Step 3: Build your idea with familiar concepts

One of the other significant ways of getting more power through your work is to communicate in the language of your audience to get your idea across. If it’s something completely new and transformative, you might struggle to get your audience on board at first.

One way to combat this is to use metaphors your audience will likely be familiar with. This whole article is essentially a metaphor of “TED Talks, but for writing” since most people are familiar with TED.

But take a look at another title in the top ten talks, “The Orchestra in My Mouth” by Tom Thum. You don’t need to look any further from the headline to see the metaphor Tom gives us to convey his beatboxing in a way laypeople would better understand.

As writers, we’re at an advantage because we tend to use metaphors quite a bit in our trade — just make sure to put that advantage to good use. When you draw a clear and relatable analogy, your article is much more likely to give a lasting impression.

Step 4: Make your idea worth sharing

Chris Anderson leaves us with this last tip by prompting us to consider the following question:

“Who does this idea benefit?”

There are plenty of times I’ve been instructed by writing mentors in the importance of writing for the reader. If you write for yourself, or even an organisation you’re trying to sell for, the audience will see right through you and skip away faster than you can say “nope”.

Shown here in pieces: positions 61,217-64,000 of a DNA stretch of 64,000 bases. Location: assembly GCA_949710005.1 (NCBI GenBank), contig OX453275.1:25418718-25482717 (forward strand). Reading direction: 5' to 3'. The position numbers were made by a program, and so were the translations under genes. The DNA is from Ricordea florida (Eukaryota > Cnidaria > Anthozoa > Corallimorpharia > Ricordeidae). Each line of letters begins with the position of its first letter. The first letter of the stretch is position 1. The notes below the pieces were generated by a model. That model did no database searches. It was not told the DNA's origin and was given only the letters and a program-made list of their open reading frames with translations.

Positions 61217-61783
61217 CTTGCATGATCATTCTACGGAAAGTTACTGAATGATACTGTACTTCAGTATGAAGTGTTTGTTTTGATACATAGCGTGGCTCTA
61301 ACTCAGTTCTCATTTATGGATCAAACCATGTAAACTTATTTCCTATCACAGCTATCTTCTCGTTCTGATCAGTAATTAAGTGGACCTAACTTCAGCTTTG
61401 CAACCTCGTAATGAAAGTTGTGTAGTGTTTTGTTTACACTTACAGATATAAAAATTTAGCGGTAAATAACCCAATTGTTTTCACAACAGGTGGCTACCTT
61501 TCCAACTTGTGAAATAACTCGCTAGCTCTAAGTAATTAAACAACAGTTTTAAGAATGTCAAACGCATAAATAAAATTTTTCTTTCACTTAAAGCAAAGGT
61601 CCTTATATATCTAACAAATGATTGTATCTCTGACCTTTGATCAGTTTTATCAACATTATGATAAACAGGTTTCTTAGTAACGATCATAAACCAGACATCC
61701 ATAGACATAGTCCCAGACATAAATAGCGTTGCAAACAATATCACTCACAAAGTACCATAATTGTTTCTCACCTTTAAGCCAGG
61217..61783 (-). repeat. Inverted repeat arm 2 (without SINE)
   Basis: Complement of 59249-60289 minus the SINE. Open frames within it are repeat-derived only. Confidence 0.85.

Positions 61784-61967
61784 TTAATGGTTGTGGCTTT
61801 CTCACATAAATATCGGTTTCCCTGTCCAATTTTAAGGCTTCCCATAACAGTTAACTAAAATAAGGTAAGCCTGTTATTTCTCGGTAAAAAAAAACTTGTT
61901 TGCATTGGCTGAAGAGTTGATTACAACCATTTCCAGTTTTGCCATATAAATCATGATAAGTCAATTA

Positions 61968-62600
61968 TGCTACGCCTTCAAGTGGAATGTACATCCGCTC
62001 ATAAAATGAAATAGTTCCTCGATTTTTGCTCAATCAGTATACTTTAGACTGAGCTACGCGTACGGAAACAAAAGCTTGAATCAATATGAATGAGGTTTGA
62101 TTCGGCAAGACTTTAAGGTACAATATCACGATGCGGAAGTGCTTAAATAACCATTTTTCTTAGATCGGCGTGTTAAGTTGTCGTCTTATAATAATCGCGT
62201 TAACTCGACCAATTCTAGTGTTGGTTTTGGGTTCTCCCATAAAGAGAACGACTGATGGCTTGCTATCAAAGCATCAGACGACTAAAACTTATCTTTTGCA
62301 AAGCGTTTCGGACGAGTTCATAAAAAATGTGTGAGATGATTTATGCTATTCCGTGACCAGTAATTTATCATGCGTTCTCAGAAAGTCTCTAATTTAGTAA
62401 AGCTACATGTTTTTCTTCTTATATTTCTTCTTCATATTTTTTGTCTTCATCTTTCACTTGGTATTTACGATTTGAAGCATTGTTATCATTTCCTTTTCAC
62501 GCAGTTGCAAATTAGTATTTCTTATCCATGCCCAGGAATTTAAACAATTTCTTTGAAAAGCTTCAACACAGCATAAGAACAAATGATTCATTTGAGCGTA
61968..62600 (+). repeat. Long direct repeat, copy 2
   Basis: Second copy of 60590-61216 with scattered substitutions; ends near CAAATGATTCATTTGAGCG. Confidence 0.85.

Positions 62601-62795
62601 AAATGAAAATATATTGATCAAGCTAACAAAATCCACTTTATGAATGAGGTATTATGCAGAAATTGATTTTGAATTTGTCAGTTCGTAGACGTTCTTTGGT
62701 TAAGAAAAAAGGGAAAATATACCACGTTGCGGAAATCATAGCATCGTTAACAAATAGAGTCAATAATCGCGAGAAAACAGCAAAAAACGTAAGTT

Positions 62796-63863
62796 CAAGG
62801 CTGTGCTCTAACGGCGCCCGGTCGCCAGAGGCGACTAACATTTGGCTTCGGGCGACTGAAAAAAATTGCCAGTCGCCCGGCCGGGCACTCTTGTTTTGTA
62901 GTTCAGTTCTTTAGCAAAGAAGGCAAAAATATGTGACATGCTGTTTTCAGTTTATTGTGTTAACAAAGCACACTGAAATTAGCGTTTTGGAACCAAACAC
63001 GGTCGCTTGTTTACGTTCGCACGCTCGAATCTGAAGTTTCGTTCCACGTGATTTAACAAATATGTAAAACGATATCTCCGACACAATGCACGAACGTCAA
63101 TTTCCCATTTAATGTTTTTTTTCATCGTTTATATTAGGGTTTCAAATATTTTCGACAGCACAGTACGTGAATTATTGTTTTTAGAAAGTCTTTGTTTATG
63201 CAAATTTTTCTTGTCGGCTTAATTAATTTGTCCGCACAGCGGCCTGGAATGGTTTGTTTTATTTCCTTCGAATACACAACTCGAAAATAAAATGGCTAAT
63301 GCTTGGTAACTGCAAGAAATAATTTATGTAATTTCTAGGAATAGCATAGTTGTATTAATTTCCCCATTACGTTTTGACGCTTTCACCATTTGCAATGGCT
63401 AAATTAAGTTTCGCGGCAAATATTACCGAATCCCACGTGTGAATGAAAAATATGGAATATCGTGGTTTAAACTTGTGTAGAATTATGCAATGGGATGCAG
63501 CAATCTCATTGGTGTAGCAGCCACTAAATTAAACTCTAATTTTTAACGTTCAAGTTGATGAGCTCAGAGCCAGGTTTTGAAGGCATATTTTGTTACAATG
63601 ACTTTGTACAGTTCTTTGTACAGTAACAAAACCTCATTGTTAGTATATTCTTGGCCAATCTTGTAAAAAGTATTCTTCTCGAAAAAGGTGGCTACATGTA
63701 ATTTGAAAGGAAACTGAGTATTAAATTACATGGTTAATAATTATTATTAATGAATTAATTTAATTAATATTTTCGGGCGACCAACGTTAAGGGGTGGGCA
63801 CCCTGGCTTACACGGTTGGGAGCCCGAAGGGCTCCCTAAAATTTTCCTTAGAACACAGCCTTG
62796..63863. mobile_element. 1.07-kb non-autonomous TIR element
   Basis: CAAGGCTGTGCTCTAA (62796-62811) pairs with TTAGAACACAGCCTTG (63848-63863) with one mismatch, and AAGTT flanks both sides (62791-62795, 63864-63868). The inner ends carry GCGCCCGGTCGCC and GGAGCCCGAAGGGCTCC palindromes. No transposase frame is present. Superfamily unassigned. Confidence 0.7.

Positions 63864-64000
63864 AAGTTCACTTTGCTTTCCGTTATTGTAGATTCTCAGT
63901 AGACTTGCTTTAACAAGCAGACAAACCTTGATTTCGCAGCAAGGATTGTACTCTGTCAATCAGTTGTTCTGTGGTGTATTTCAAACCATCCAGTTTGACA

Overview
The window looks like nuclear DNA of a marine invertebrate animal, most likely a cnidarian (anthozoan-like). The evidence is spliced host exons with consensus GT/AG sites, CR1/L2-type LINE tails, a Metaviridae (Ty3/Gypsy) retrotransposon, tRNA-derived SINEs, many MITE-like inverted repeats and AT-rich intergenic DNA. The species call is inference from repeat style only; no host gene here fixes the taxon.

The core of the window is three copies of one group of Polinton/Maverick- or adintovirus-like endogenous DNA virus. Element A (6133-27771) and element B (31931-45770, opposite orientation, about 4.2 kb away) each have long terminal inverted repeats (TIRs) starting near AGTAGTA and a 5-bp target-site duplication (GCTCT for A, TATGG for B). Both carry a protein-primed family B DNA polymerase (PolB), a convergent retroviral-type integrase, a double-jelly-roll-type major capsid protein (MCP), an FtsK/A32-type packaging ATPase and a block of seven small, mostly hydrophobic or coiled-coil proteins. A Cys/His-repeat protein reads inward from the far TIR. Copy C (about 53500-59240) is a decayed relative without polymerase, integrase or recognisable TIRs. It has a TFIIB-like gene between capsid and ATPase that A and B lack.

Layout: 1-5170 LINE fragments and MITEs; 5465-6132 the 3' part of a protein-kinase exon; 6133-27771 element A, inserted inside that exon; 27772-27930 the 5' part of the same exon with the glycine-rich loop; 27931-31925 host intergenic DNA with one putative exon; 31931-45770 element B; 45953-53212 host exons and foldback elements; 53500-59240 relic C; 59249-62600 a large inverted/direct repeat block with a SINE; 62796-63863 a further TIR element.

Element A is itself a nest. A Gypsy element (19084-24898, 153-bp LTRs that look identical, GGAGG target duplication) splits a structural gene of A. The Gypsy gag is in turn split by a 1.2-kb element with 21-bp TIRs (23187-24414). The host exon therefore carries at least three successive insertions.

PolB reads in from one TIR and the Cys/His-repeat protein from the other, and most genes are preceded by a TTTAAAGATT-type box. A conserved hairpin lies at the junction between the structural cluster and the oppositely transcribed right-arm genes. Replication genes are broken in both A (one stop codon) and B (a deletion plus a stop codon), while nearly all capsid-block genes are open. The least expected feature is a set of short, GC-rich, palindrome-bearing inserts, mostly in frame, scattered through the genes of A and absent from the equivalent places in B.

You’ll also find this point among many of the publication submission guidelines here on Medium. Your articles generally have to provide some kind of tangible benefit for the reader.

I’m sorry to say unless you’re super famous no one is going to be interested in your journal entries. Writing for yourself is excellent for your own wellbeing, but don’t make the mistake of thinking that it will give others the same feeling you had writing it.

Take this article, for example. I have little personal benefit from sharing the idea that the way speakers construct TED Talks could be used in writing awesome articles. But I have a belief this idea could benefit other writers who might be at the beginning of their journey and could use a guide for structure.

I’m not digging at personal essays by the way. A good personal essay usually has a way of teaching us about something we either didn’t know before or knew, but never understood.

In the end, as you toy with an idea for an article, be sure to ask yourself, “who does this idea [article] benefit?”

Write your idea worth spreading

I’ve been a massive fan of TED Talks for quite a few years, and there are definitely some that have had a lasting impact on the way I think about myself and the world. It’s an organisation I hold to being one of the most genuinely influential in our current time.

You too have the power to influence the world around you with your words, whether you communicate them through speech or writing.

If you take into consideration the four tips Chris has provided for what makes a great Ted Talk and use that formula for your writing, you’ll be well on your way towards inspiring your audience with your words.


Created by

Alexander Boswell

Alexander Boswell is a Business Ph.D candidate specialising in Consumer Behaviour and uses this knowledge as a freelance writer in the Content Marketing and B2B SaaS space. Find him on Twitter @alexbboswell or his website